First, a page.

ABC’s Favorite Books of 2009, part Blogmistress

BookstackxmastreeIs it really December 24th already?  Unbelievable.  And accidentally well-timed, too, since there are only two top 5s left in our bag full of recommendations.  So, without further ado, here are Hayley and my favorites of the past year.  We hope you enjoyed reading about what everyone at ABC loved this past year – and maybe we gave you some tips to check out, too!

Which still reminds me: we would love to know what your 5 favorite reads of the past year were (they don’t have to be books published in 2009).  Please send them to blog@abc.nl (it’s still not too late!)(really!), and please include your mailing address so we can send you an ABC gift voucher as our thank you.

Finally, happy holidays from all of us here at ABC!  Wherever you’re spending them, we hope they will be days filled with love, warmth and books.


Hayley

The Year of the Flood by Margaret Atwood
I can take or leave Atwood‘s essays, I’m fairly indifferent to her poetry, not that fussed about her short stories, but when she treats us to a full-length novel, I squee with pleasure when I get hold of a copy. This is a companion volume to Oryx and Crake, more speculative post-apocalyptic fiction. One of her most accessible and enjoyable novels to date.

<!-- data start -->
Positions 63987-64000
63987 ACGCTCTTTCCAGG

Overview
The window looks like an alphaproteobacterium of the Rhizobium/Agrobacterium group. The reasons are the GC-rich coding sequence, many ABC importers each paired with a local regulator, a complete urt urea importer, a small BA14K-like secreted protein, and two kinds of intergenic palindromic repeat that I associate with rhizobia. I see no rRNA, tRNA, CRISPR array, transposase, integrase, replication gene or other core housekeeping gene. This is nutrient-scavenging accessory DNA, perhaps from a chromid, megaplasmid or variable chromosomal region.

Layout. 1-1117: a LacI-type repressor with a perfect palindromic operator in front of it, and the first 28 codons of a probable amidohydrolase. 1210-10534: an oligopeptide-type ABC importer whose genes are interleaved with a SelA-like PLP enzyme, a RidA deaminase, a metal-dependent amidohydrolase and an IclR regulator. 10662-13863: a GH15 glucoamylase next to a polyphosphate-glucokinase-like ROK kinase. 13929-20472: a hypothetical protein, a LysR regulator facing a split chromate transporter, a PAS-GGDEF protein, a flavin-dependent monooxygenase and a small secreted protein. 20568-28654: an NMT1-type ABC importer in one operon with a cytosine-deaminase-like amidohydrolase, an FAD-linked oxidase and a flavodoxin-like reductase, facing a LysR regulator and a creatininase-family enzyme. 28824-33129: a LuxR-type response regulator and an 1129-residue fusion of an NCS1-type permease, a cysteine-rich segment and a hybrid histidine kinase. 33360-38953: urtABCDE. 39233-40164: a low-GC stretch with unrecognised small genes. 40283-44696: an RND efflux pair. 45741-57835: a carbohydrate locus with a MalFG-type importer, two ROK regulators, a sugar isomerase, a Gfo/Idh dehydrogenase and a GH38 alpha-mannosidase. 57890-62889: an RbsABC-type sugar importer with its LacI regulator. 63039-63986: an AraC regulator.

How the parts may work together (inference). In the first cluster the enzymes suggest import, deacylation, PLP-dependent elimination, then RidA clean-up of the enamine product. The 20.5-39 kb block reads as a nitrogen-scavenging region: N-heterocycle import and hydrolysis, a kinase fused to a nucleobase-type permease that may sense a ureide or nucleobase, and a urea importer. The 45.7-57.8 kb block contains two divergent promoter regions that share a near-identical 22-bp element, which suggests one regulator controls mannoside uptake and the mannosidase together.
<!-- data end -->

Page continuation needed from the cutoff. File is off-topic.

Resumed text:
My Lady of Cleves by Margaret Campbell Barnes
Anne of Cleves – the wife Henry VIII called a ‘Flanders mare’ – is, in my opinion, by far the most badass of Harry’s six wives. Unassuming, quiet, but very shrewd, she not only managed to keep her head and outlive his other wives, she also got herself a fantastic divorce settlement. This is the first fictionalized account of her marriage and divorce I’ve read that portrays her as she probably really was, suggesting that Holbein’s famous painting did her more justice than many eminent historians.

The Aquariums of Pyongyang by Chun-Won Kan
Imprisoned at the infamous Yodok camp as a nine year old boy, Kang Chol-Hwan spent ten years in the sort of inhumane conditions we associate with Nazi concentration camps. He was released in 1987 and vowed to tell his story, giving a rare glimpse into the dark underbelly of the most closed and totalitarian state in the world.

Eye Contact by Cammie McGovern
As a parent of an autistic five year old, I’ll devour any fiction that features autistic characters. This quiet little murder mystery was so believable, it crept up on me and left me discombobulated for days after I finished it.

The Book Of Unholy Mischief by Elle Newmark
Food, intrigue, conspiracy atheism, religion, and orphans in fifteenth century Venice. Delicious!

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Sophie

In chronological reading order:

The Handmaid’s Tale by Margaret Atwood